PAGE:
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Writer's Block: Cause and Solution

Updated on February 5, 2017

What the Web Tells Us About Writer's Block

Writer's block is often portrayed as a crippling state in which the writer simply cannot write. As a result, It is the writer's most feared adversary.

Furthermore, it is often thought that the cure to writers block is either to write whatever gibberish comes to mind or wait until inspiration returns, neither of which are very appealing options.

I am here to reassure you that writer's block is a perfectly normal part of the writing process and that it can not only be worked around, but can be essential in the creation of quality writing.

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What Can Cause A Block?

Fear

Known as the 'blank page syndrome'. This form of writers block has a lot to do with self trickery. Somehow, when we see a blank page, we lose faith in our ability to fill the spaces. Our thoughts start to race and we see the end way, way off in the distance. At these times, you just need to calm yourself. A little writing every day will get you to the final goal. Nobody expects you to achieve everything at once.

Lack of Motivation

Let's face it, writing is difficult. It takes a lot of time and effort. It causes a lot of frustration so it comes as no surprise that a writer's motivation falters. Do not let it worry you. If you truly enjoy writing, then you will always return to it with renewed passion.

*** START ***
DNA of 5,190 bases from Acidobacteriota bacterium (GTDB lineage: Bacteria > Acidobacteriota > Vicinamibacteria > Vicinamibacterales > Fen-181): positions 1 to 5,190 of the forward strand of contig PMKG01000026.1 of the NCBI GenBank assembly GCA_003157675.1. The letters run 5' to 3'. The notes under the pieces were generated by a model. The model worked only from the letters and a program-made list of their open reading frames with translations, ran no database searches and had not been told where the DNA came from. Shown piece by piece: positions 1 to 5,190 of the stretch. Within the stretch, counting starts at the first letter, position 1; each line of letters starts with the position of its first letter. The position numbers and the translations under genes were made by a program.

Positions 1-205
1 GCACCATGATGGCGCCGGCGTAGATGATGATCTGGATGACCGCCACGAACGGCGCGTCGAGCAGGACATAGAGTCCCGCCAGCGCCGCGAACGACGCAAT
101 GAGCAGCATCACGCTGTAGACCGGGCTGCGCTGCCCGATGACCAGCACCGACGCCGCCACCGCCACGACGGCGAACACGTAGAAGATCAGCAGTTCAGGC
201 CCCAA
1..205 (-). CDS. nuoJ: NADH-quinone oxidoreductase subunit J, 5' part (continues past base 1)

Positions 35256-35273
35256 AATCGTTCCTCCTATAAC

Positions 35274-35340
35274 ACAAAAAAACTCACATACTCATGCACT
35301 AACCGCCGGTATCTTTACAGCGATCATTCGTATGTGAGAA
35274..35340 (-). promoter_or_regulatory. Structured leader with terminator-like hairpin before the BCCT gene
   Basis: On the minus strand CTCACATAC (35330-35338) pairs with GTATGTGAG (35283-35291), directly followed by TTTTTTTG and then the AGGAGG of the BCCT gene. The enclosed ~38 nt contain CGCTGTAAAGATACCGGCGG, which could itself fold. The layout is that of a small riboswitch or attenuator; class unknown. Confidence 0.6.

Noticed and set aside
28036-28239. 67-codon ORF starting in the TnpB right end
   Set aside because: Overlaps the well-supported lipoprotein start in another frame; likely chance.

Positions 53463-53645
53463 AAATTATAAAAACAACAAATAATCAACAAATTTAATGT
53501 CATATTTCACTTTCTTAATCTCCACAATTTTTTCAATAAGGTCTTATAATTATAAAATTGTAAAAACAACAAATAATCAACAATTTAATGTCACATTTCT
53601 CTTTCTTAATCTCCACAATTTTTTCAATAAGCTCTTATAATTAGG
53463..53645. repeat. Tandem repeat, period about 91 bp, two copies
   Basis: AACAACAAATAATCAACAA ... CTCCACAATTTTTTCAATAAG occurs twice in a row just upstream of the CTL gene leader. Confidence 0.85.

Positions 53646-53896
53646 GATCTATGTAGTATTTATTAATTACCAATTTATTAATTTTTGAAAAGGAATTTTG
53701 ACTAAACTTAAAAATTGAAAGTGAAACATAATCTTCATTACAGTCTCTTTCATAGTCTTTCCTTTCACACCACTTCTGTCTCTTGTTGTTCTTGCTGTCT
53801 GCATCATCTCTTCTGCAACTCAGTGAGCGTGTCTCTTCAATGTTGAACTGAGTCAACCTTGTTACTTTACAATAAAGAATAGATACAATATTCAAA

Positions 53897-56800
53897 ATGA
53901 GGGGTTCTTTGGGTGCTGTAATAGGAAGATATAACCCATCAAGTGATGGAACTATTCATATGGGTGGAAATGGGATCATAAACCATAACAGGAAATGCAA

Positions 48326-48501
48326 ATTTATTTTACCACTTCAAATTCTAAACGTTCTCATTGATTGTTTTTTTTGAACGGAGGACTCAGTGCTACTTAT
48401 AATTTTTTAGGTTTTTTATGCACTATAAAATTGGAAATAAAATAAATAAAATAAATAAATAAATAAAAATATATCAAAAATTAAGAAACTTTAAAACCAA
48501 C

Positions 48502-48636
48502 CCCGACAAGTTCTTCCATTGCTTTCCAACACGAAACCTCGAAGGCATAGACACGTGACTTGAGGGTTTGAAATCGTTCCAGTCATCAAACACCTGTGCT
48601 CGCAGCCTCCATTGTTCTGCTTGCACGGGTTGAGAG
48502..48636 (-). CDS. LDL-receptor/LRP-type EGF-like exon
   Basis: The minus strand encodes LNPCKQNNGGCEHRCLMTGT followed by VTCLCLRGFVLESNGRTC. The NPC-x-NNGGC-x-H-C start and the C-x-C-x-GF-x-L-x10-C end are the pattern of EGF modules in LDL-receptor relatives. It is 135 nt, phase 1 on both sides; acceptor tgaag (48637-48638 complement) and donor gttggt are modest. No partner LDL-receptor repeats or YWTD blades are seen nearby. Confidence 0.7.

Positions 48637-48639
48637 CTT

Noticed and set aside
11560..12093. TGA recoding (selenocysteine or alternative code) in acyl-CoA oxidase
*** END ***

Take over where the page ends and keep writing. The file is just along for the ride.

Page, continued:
Lack of Information

Today you decided that it would be a great idea to write a story about an orphan, but you know nothing about orphanages or children. You just have your own mash of experiences and book learning, and this is not making you feel confident. That's alright. All this means is that you want to be a credible author, you want the facts straight. The internet is here to help.

High Standards

Similar to the first cause of writer's block, a writer's own self-criticism can prevent them from writing. It can be easy to get trapped in the cycle of "I can't write anything good so I won't write anything at all". At times like these, remember to give yourself a break. For taking the time to seek out advice, you are already a much better writer than you believe and if you feel truly dissatisfied, then know that you don't have to share your writing until you feel the time is right.



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Solutions to Writer's Block

Reasonable Expectations

I always set out to finish one chapter at a time. Sometimes this one chapter will be finished in a day and sometimes it will be finished in a month depending on my other work and if I can get over my other writing blocks. I have learned to accept this and to savor every small victory.

I like to create a point-form list of plot elements (I think of them as bread crumbs) that I want to hit during a chapter to create more achievable goals.

Go For a Walk